A Weaker Euro for A Stronger Europe

It’s too easy to blame China. But the real problem for Eurozone policymakers is that they are not in control

What can be done to help the “crisis economies” of southern Europe reduce their external deficits? The debate is often presented as a conflict between the deficit-burdened PIIGS – Portugal, Italy, Ireland, Greece, and Spain – and the eurozone’s current-account-surplus countries, particularly Germany. But a new and more important imbalance has emerged in recent years: the PIIGS’ trade and services deficits with China, which suggest a possible solution to southern Europe’s economic malaise – a stronger Chinese Yuan.

Until 2004, the PIIGS’ biggest trade and services deficits were with the rest of the eurozone. But in 2005, their combined deficit with the rest of the world, at €37.2 billion ($48.6 billion), exceeded their combined deficit with other euro members by more than €4 billion. Then, in 2008, before the worst of the global financial crisis hit, the PIIGS’ global deficit reached a record-high €116.5 billion, of which €34.8 billion was with China, surpassing their deficit with Germany for the first time – by more than €2 billion.

 

Chinese textiles slaughtering PIIGS

All is not well in Euroland with the south states’ heavy debt and weak exports

All is not well in Euroland with the south states’ heavy debt and weak exports | Illustration: Chris Van Es

Crucially, though the PIIGS’ combined deficit with Germany, the eurozone, and the world narrowed substantially over the next four years, their deficit with China remained huge – at €33 billion in 2010 and €29 billion in 2011.

Two key factors help to explain how this situation came about.

The first was the euro’s rapid appreciation against the yuan in the early 2000’s.

The euro rose from an average rate of ¥7.4 in 2001 to ¥10.4 in 2007, before depreciating to ¥8.18 by August 2013.

This happened in part because the yuan tracks the U.S. dollar, which had fallen dramatically against the euro in 2002-2004.

As a result of the euro’s sharp nominal appreciation, the eurozone as a whole became less competitive.

The impact was felt particularly strongly in the PIIGS, whose booming economies were attracting huge capital inflows that drove up inflation and wages.

The adverse effect on competitiveness was compounded by a second development.

Southern European economies, heavily dependent on their textiles, clothing, and footwear sectors, began to face intense competition from cheaper Chinese imports.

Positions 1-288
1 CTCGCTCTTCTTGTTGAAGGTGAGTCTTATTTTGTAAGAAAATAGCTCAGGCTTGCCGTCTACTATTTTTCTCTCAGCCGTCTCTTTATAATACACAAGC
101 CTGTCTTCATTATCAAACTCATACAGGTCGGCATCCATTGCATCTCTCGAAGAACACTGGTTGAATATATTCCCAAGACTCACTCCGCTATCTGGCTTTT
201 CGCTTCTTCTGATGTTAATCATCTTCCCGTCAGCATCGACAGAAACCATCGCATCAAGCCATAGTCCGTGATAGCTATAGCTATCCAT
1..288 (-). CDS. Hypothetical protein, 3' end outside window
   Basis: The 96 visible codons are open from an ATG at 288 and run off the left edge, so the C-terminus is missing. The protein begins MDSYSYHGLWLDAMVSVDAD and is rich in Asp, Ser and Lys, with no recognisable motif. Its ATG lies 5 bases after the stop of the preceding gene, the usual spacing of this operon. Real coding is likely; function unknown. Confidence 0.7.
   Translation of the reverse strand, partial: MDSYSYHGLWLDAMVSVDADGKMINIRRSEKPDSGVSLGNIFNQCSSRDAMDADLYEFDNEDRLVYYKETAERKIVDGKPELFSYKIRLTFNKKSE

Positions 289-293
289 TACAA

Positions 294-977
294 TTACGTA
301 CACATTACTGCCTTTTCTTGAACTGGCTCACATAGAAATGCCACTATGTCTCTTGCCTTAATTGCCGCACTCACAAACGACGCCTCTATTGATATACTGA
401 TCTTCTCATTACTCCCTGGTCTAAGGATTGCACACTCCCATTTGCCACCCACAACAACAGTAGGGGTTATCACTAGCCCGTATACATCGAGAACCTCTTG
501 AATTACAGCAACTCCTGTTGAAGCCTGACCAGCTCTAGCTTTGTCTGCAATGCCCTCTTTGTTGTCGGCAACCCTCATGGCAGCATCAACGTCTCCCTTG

According to research published by the International Monetary Fund, China’s textile exports were largely responsible for huge trade deficits in Portugal, Italy, Greece, and Spain.

By contrast, the current accounts of Germany, Finland, Austria, and France were far less affected owing to their greater strength in export sectors, such as machinery, in which China was relatively weak.

Other IMF research has noted that, in addition to the rise of China, integration of Central and Eastern Europe and higher oil prices affected eurozone economies’ trading positions in different ways, with the PIIGS among the hardest hit.

The worst has been avoided, because the eurozone’s current-account-surplus countries have financed the PIIGS’ external deficits, despite their significant trade imbalances with the rest of the world. Investors from outside the eurozone simply increased their claims on Germany, France, and other surplus economies.

But what can eurozone policymakers do to help? Low interest rates, high debts, and wide deficits leave little margin for further monetary or fiscal expansion. Pressure to moderate wages can go only so far; indeed, it can be counterproductive insofar as it dampens domestic demand and thus raises the risk of recession.

 

Europe needs a weaker euro

The crisis economies might, however, find it easier to make the necessary external adjustments under three conditions: stronger external demand, a less onerous financing environment, and a weaker euro.  So if the euro falls against the yuan this would provide southern Europe’s economies with an essential boost to external demand while leaving them room to shrink their fiscal and external deficits.

The problem for policymakers is how to make this happen.  Central bank intervention is out of the question so that leaves two main factors:  the on-going rise in Chinese labour costs and the USD – EUR exchange rate.  Chinese labour costs are growing at over 10% in real terms, slowly reducing what is still a massive competitive advantage, and the dollar is likely to gain as increased interest rates in the US take effect and European rates stay at rock bottom. But this combination is beyond Europe’s control and how soon it could happen is unclear.

That’s something for the speculators.

 

Franz Nauschnigg is Head of European Affairs at the Austrian National Bank. The article, © Project Syndicate, 2013, was revised for The Vienna Review by the author. 

 

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